Friday, August 1, 2008

No vote on oil drilling only hurts all Americans

I think republicans did a good thing and made a great political move in pressing democrats to keep Congress in session until an agreement was made on what to do about high oil prices, or to at least have a vote on offshore drilling -- of which Majority Leader Nancy Pelosi refused to even allow a vote on.

All the republicans wanted was JUST A VOTE. A vote is no guarantee of passage. It simply would have provided Congressmen and women an opportunity to show the voters where they stand on the issue.

I'm saying this because McCain has been pressing Obama on Obama's desire not to change his position on offshore drilling, and this has done wonders for McCain in the polls. In the past week alone, McCain gained 8 points in Gallup in 4 days.

Yesterday, despite the democrats turning off the lights and the microphones, republicans stayed in session and continued to debate amongst themselves.

McCain was originally against offshore drilling, but changed his mind when he determined that this would be the best "short-term" means of lowering the price at the pump.

He has been mulling over other ideas too, such as providing an incentive in cash for the first person to invent a more powerful battery for cars, building nuclear power plants, and seeking other alternative fuels that might power cars and make electricity.

Obama has been steadfastly against slant drilling, drilling in ANWAR, nuclear power and does not want to provide an incentive to make a more powerful battery. He is for windmill power, so long as those windmills don't get in the way of scenery (which will be hard, because we'll need billions of them to meet our needs).

Democrats --including Pelosi and Obama -- say offshore drilling would take 10 years to do any good, and the consequences may be severe for the environment.

However, it was Bill Clinton who refused to sign a bill handed to him that would have allowed off shore drilling and drilling in ANWAR 10 years ago. If that bill had been signed, we'd be reaping the rewards right now.

And scientists say technological advancements have all but eliminated the environmental threat created in the past by oil drilling.

And while offshore drilling, according to McCain, would be only a temporary solution to the energy crisis, he -- if elected president -- says he would continue to encourage companies to seek out alternative fuels -- which is really the idea solution here.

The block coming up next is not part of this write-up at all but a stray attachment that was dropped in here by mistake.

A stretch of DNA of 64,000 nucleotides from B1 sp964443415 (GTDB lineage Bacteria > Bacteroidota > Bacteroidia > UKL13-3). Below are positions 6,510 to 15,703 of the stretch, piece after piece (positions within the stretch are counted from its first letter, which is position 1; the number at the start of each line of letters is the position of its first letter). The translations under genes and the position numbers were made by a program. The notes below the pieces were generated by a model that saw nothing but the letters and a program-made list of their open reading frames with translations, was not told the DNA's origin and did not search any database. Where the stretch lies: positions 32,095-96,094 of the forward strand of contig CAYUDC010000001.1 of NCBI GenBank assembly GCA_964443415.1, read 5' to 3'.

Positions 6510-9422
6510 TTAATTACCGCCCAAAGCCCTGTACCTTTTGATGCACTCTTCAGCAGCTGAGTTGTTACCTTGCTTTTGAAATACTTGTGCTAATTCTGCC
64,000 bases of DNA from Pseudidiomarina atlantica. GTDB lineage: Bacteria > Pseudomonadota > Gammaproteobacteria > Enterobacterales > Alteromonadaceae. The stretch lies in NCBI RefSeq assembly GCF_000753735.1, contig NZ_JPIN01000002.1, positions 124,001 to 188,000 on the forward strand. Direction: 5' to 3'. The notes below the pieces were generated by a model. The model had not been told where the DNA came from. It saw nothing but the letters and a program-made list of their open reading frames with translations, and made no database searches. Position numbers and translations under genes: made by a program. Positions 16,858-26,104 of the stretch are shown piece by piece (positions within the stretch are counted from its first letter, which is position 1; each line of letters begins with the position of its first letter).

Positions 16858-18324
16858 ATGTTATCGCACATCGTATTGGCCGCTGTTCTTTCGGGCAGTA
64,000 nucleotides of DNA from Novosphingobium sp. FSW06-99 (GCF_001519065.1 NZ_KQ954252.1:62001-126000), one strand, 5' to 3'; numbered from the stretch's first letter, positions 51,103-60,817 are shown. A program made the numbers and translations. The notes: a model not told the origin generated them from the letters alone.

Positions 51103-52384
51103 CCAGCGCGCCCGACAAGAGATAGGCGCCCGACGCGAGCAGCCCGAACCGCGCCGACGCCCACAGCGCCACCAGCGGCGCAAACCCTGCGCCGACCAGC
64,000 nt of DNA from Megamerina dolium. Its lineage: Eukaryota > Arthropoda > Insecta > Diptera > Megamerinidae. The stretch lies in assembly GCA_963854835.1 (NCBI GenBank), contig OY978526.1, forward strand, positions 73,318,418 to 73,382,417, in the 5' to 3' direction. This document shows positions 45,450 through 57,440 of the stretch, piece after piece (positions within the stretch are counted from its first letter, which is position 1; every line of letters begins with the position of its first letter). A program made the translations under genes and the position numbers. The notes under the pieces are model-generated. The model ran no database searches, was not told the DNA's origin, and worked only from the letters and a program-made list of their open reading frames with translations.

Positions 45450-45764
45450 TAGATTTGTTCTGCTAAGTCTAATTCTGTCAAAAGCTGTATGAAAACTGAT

Obama had been steadfastly opposed to slant oil drilling. But, after he lost 8 points in the polls in four days, he all of a sudden today decided that he "might" support it if that's what it took to get a decision passed through Congress and put on the president's desk.

Sure, McCain changed his mind too, but he did so on his own time. Yet, any time a candidate changes his mind he risks it being seen as politically motivated -- or a flip flopper.

Still, I think Obama is going to appear to voters to have changed his mind here only when his hand was forced. McCain changed his mind earlier on in the campaign, and not when he was pressed to do so (however, even that may be debated, as he wanted to appeal more to his Conservative base.)

I personally see changing your mind good. Even I, your humble reporter, change my mind sometimes as I do my research; as I learn more.

Yet I think Obama waited until the polls showed it was an unpopular position before changing his mind. However, it does show that he -- not unlike McCain -- might be willing to find a COMMON GROUND approach to solving America's problems.

Obama said, "If, in order to get that passed, we have to compromise in terms of a careful, well thought-out drilling strategy that was carefully circumscribed to avoid significant environmental damage - I don't want to be so rigid that we can't get something done."

McCain does still oppose drilling in ANWAR.